Understanding the Estranged Attitude of Medical Students while Attending Lectures at a Medical College in Eastern India: A Cross-sectional Study
Dr. Partha Mandal,
Circus Maidan, Nutanchati, Bankura-722101, West Bengal, India.
Introduction: Absenteeism among medical undergraduate students during lecture classes is a worldwide problem in medical education. Their disengaged attitude towards attending lectures is associated with poor grades in examinations and contributes to poor professional socialisation.
Aim: To identify the different factors responsible for absenteeism among medical undergraduate students during lecture classes and gather feedback that may help improve the content and delivery of these classes.
Materials and Methods: This cross-sectional survey was conducted at the Department of Biochemistry, Bankura Sammilani Medical College, West Bengal, India. The study duration was six months, from October 2022 to March 2023. A total of 199 undergraduate medical students from phase-I voluntarily participated in the study out of a total of 200 students. A prevalidated questionnaire using the Likert scale was used as the study tool to determine the students’ perspectives on poor attendance. Additionally, a focused group discussion was held to obtain the students’ opinions on improving the presentation of lectures. The responses were recorded, and the Tastle and Wierman tests were conducted to derive a consensus opinion.
Results: Among the participants, 169 (84.9%) strongly agreed and 125 (62.8%) agreed that access to multiple websites and a preference for self-study were factors leading to skipping lectures, respectively. There was a strong agreement, with a consensus score of 0.52, that factors such as the inability of the mental capacity to match the chosen course, poor content, and monotonous presentation were important contributors to absenteeism. A significant correlation was observed between internal assessment scores and lecture attendance (p-value <0.01, r-value=0.4). Approximately 44% of participants believed that a chalk and talk approach followed by small group discussions was the best teaching method.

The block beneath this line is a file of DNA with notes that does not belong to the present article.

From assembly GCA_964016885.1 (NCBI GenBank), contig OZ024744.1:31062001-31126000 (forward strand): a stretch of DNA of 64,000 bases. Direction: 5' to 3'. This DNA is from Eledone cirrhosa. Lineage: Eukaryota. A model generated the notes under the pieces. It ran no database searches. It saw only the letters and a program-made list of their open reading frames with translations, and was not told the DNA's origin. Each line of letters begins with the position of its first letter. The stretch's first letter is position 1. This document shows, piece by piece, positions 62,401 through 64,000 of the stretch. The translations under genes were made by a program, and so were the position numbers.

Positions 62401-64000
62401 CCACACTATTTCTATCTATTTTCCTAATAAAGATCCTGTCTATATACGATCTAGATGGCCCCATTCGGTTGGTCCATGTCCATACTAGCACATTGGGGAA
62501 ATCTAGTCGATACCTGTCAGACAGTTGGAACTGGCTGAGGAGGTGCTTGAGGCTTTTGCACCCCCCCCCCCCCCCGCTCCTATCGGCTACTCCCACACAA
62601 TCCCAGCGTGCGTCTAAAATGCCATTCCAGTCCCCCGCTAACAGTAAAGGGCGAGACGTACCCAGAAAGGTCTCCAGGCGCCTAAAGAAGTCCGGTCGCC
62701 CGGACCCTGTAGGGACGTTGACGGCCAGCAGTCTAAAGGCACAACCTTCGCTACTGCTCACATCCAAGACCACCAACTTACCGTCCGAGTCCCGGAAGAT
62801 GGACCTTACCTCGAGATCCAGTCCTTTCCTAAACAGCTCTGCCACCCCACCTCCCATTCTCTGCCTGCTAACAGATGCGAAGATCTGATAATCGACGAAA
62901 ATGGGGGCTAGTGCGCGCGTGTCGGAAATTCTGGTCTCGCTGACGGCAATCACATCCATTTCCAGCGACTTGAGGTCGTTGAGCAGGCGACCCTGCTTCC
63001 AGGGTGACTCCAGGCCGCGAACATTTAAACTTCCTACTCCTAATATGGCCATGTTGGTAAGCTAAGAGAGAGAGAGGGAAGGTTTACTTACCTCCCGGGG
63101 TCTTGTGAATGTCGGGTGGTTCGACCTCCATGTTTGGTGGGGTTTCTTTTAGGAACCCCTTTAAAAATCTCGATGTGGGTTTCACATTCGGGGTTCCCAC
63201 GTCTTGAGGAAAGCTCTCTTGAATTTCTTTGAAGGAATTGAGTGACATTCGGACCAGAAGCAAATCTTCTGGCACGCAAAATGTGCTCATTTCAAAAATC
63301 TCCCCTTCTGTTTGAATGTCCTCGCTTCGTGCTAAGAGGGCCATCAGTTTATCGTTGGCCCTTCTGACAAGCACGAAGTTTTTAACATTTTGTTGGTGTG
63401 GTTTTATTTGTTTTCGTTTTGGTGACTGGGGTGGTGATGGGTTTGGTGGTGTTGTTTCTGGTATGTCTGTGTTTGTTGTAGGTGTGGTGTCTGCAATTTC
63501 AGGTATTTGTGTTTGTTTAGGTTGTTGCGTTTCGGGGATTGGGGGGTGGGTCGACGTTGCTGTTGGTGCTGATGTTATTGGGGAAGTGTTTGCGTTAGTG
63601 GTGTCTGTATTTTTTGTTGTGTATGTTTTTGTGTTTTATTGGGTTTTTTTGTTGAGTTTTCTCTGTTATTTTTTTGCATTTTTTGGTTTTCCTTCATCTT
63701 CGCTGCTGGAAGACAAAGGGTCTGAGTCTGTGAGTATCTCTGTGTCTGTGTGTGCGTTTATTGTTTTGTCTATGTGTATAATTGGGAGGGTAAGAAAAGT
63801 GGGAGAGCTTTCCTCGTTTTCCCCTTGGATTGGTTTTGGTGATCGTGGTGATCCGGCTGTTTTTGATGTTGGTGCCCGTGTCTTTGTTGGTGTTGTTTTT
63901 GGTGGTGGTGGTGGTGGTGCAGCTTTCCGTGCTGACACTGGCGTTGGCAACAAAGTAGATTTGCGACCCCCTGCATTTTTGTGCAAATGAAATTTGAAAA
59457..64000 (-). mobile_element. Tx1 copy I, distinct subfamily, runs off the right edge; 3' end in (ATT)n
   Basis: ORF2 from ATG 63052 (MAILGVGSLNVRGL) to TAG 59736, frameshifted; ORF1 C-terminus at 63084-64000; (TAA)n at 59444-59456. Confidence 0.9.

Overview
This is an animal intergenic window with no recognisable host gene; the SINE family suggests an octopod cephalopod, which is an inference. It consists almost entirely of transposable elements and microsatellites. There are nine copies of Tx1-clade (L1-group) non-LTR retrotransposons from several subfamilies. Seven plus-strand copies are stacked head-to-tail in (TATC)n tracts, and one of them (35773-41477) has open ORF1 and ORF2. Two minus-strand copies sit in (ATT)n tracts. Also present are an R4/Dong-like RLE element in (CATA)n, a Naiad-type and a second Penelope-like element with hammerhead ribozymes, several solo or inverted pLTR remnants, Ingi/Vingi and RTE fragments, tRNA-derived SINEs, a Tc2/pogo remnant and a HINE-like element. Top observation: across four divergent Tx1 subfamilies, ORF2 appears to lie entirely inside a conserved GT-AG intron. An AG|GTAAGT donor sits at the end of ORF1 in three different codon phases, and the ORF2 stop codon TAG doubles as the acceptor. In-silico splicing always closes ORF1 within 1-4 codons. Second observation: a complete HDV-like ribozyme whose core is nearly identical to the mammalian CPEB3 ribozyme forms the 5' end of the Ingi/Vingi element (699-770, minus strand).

Conclusion: This cross-sectional survey identified multiple factors, such as access to various e-learning platforms, a preference for self/group study, and technical difficulties, as reasons for poor attendance in lecture classes. However, improvements in content, mode of presentation, and clinical relevance of topics may enhance students’ attitudes towards attending regular lectures and improve their performance.